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Mix Masters

Local bars put their own spin on this classic cocktail

Historically in Texas, it's been the Mexican restaurants staking claim on the most-loved margaritas. But these days local bars of all stripes are putting their own spin on the classic cocktail.

 

Mix Masters
Salt Bar frozen margarita

Owned and operated by a group of self-proclaimed "cocktail freaks," Anvil Bar & Refuge is a local institution known for its artfully-prepared libations made with fresh, locally-sourced ingredients. Housed in a 1950s tire store, Anvil's concept emphasizes a by-gone era, where elegant simplicity and craftsmanship rein supreme - evident in everything from the house-made bitters and infusions to the vintage stemware. But the real question? How does it take on the margarita? Simple. Orange liquor, 100 percent blue agave tequila, and lime. Served up. No salt. But true to form, Anvil raises the bar - with ice. Crushed is no good. It dilutes a cocktail in the shaking. Rather, these mixologists use hard, cubed, slow-melting ice, that, when shaken, holds up. Double-strained into a champagne coupe, this is one rita that doesn't disappoint.

One of the newer players in the local bar scene, El Gran Malo means "the big bad" in Spanish. With potent margaritas like these, they're earning the name. At El Gran it all starts with 100% agave tequila which is then infused with organic and often seasonal ingredients to create flavors like Texas pecan or green apple and cucumber. Sip a tequila shot by itself or try it in a margarita like the cucumber mint version-agave silver, fresh squeezed lemon and lime juice, cucumber water, mint and agave nectar. Delicioso.

For authentic regional Mexican cuisine, head to Montrose’s Hugo’s. The award-winning spot is known for its refined Mexico City classics, Latin-inspired interior and expansive margarita selection. With more than 40 tequilas on offer, Hugo’s is serious about its cocktails. Revelers can’t go wrong with sommelier Sean Beck’s El Sueno Profundo (“the big sleep”) made with smoky mescal or the Hugorita. The latter, made tableside, shines with freshly-squeeze lime juice, Sauza silver tequila, Hiram Walker triple sec and simple syrup.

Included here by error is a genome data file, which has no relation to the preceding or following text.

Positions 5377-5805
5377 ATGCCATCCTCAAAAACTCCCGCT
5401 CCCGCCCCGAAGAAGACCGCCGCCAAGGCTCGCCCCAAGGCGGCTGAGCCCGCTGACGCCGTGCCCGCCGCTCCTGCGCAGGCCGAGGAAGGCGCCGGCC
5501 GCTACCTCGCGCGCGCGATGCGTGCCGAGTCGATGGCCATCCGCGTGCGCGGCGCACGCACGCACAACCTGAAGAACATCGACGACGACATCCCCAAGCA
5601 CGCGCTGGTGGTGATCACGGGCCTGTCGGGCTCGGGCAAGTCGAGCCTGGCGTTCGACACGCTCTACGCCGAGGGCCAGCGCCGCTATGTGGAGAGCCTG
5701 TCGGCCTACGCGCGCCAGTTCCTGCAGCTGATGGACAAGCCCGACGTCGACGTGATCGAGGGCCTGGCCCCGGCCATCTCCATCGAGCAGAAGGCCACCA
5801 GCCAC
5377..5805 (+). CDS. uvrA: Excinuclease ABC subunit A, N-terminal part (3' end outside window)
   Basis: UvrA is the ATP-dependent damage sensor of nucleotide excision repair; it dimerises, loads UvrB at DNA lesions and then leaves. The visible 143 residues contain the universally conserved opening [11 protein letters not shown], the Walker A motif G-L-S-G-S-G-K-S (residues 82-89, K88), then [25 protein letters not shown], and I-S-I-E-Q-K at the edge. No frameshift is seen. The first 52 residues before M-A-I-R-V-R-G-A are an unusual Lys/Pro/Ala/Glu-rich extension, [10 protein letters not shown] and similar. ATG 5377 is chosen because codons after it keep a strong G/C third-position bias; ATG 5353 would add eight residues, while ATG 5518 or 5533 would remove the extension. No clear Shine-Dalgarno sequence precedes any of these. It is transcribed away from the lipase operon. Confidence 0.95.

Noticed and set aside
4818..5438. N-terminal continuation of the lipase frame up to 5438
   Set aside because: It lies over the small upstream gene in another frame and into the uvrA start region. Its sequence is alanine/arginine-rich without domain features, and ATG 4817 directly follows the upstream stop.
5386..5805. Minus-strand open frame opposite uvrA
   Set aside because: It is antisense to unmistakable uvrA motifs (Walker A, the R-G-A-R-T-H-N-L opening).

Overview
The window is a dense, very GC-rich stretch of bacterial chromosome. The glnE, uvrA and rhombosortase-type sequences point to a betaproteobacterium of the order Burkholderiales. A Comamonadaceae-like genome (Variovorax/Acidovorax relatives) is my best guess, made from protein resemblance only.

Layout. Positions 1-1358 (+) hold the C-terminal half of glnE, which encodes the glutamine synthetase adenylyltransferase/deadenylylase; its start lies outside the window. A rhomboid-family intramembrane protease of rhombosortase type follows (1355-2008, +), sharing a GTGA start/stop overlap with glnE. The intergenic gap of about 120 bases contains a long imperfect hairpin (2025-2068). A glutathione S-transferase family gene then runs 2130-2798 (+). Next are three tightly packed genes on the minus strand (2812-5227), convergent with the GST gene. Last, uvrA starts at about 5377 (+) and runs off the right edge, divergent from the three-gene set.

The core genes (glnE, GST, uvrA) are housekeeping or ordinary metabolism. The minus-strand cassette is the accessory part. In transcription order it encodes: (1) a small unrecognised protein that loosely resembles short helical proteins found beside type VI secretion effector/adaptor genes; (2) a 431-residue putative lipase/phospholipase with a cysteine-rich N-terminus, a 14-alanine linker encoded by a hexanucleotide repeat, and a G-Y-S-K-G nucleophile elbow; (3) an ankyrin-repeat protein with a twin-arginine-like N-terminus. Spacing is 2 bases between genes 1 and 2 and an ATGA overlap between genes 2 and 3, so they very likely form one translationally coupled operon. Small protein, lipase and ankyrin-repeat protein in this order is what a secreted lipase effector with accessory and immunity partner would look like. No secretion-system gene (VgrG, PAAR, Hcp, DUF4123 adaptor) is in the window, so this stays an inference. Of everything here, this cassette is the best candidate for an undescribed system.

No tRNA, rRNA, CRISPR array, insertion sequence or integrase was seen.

Its name pays homage to one of the world's fastest growing spirits-and the base ingredient for any margarita worth its salt. TQLA is gaining a rep on Washington Avenue as a celebration spot with its tequila bottle tiki torches and Coastal Mexican menu. Mixologists here know a thing or two about crafting the right infusions for cocktails, martinis and of course margaritas. There are several variations on the classic here, but TQLA's original margarita is a thing of unpretentious beauty. Alteno Reposado, orange liqueur and fresh lime juice combine for a simple, yet exquisite taste.

Bellaire’s Pico’s Mex-Mex has been serving up regional cuisine to the masses since 1984. There, Chef Arnaldo Richards offers the same food he grew up eating—dishes like fresh seafood enchiladas and pollo pibil (marinated chicken wrapped in and baked in banana leaves), though the fare isn’t the only thing keeping regulars returning. Insiders know the old-school spot is the place to go for Texas-sized PicoRitas. The 48-ounce drink is made with your choice of 100% Agave Silver or Reposado Tequila and comes served frozen or on the rocks for a cool $15.

 

By Natalie Bogan Morgan